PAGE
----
10. In action to compel defendants to discontinue their use of, and to remove their gas tanks and pumps installed in close proximity to south side of courthouse, where deed to county of land on which courthouse had already been built granted right of "free passage" around such courthouse, and contained covenant that no "building" should be erected within a certain distance of courthouse, finding that defendants have been in adverse possession since May 22, 1912, and that their predecessors were in such possession thereof "for a great period of time previous" to that date, held too indefinite and inadequate to show adverse title prior to January 1, 1842; and since that time, grant being for a public use, land was protected from such acquisition under provision of R.S. Ch. 58, § 4.
APPEAL IN CHANCERY. Heard on pleadings and findings of fact by chancellor at the December Term, 1927, Addison County, Sherman, Chancellor. Decree that bill be dismissed. The plaintiff appealed. The opinion states the case. Reversed, and cause remanded.
Wayne C. Bosworth and James B. Donoway for the plaintiff.
Charles I. Button for the defendant.
Present: WATSON, C.J., POWERS, MOULTON, and CHASE, JJ., and THOMPSON, Supr. J.
This bill in chancery is brought to compel the defendants to discontinue the use of and remove their gas tanks and pumps now installed in close proximity to the south side of the county courthouse in Middlebury. The facts were found by the chancellor, and a decree was rendered for the defendants. The plaintiff appealed.
Gamalial Painter formerly owned all the land involved in the controversy. On January 7, 1816, he conveyed to the county of Addison a part of such land, on which a courthouse had already been built. In that deed, he described the granted premises as follows: "Being all the land on which the courthouse stands in Middlebury, in Addison County, together with a free and open passage on the whole front of the same to the Center Turnpike Road, so-called, with a free passage around said courthouse on the north, east and south sides for the purpose of repairing or fitting up said courthouse or for the erection of a new courthouse on said premises at all times." The deed specified that the land was conveyed for the express purpose of creating, keeping and having a courthouse for the county of Addison thereon, and it contained a covenant that neither the grantor nor his heirs, executors, administrators or assigns would "erect or build, or cause or suffer to be erected or built any building within thirty (30) feet of the north, east or south sides of said courthouse building, except an attorney's office on the south side of the same, which may be erected or built at a distance of twelve (12) feet from the same."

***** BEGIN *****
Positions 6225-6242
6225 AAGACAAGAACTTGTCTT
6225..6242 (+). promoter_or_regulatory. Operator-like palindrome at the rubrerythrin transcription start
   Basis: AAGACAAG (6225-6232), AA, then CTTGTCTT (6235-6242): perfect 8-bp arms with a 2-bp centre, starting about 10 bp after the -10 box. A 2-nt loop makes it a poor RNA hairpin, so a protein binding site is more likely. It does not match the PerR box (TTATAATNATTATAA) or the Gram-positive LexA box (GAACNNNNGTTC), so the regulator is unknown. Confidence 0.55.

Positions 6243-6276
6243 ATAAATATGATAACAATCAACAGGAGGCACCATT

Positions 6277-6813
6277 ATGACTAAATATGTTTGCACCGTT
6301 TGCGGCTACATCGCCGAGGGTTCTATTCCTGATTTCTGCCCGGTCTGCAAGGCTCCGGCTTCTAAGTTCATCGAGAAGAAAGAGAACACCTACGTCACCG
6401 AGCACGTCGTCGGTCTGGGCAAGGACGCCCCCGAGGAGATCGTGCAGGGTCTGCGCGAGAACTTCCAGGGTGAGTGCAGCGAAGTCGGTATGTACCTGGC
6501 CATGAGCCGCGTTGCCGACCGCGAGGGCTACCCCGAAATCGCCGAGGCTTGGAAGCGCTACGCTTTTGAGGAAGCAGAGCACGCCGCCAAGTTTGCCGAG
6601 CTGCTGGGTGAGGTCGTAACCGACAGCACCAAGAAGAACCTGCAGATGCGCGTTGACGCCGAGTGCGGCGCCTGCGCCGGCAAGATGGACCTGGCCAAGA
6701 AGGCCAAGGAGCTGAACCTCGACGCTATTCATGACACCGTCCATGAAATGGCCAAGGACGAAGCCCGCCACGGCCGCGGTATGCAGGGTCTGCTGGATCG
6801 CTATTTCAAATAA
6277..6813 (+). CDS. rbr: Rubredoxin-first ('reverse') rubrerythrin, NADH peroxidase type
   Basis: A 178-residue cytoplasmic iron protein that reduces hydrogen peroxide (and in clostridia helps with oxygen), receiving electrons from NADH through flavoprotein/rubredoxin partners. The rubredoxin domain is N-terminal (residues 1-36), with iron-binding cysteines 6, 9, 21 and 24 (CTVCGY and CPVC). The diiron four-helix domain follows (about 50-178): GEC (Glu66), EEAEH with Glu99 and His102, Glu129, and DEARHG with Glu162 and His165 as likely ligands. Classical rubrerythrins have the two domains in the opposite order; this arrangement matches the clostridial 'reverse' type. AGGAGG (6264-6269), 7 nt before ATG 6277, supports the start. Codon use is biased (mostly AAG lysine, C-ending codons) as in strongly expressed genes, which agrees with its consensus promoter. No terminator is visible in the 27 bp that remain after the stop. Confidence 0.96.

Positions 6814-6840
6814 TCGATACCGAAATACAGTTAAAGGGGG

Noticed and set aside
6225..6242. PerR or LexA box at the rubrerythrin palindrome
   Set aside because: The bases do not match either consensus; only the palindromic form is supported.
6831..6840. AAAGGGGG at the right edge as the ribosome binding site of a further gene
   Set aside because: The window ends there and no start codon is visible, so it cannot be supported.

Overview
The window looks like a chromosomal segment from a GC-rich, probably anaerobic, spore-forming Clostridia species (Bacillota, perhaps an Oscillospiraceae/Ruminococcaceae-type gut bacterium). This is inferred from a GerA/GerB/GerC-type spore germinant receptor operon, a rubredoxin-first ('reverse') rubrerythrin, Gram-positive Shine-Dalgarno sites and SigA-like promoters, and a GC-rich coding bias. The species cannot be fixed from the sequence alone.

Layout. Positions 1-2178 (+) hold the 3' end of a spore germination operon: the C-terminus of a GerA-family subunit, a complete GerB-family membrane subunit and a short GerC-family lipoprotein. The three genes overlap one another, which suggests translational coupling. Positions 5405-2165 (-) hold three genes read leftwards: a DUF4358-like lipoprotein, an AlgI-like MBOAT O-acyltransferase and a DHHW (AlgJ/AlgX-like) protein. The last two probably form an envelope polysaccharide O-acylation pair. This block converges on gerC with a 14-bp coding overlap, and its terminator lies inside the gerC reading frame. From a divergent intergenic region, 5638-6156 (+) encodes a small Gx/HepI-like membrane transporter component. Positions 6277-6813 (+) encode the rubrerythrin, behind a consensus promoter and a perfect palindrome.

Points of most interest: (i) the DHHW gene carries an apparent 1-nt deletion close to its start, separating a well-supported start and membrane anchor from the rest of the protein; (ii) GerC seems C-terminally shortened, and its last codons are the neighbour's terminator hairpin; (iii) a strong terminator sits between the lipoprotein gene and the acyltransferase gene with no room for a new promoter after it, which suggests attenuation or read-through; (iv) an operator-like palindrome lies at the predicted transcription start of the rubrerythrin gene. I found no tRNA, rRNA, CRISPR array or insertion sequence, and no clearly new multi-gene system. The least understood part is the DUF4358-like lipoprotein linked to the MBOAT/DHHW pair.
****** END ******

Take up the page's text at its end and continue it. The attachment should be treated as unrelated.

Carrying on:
A new courthouse was built on this land in 1883, which occupies two feet more land to the south and twenty feet more land to the east than did the original building.
The defendant Blackmer stands as a successor to the title of the land south of the courthouse, subject to such of the grants, exceptions, reservations, and covenants in the aforesaid deed as are binding upon him. The other defendant is an associate of some kind in the gasoline business.
Next south of the courthouse there is a grass plot ten feet wide, and next south of that is an open driveway, one rod wide, for many years used by the public as occasion required; and it is found that the land now comprising the grass plot has not been used as a driveway. In and on the grass plot, the defendants have installed and are now using two gas tanks with the usual filling pipes, pumps, and equipment for supplying gasoline to the public. The tanks are buried in the ground and are about four feet from the south wall of the courthouse — the pumps being between six and seven feet therefrom. The latter stand about ten feet high and do not materially differ in size and shape from those in common use. The chancellor says that he finds from the evidence that these pumps and tanks do not prevent a free passage around the courthouse for the purpose mentioned in the Painter deed. He finds that the location of the tanks and pumps increases the cost of the fire insurance on the courthouse property, and that the Blackmers have been in adverse possession of all the land here involved, except the rights granted in the Painter deed and the driveway above referred to, for more than fifteen years prior to this suit, and that their predecessors in title were in like possession for "a great period of time" prior to 1912.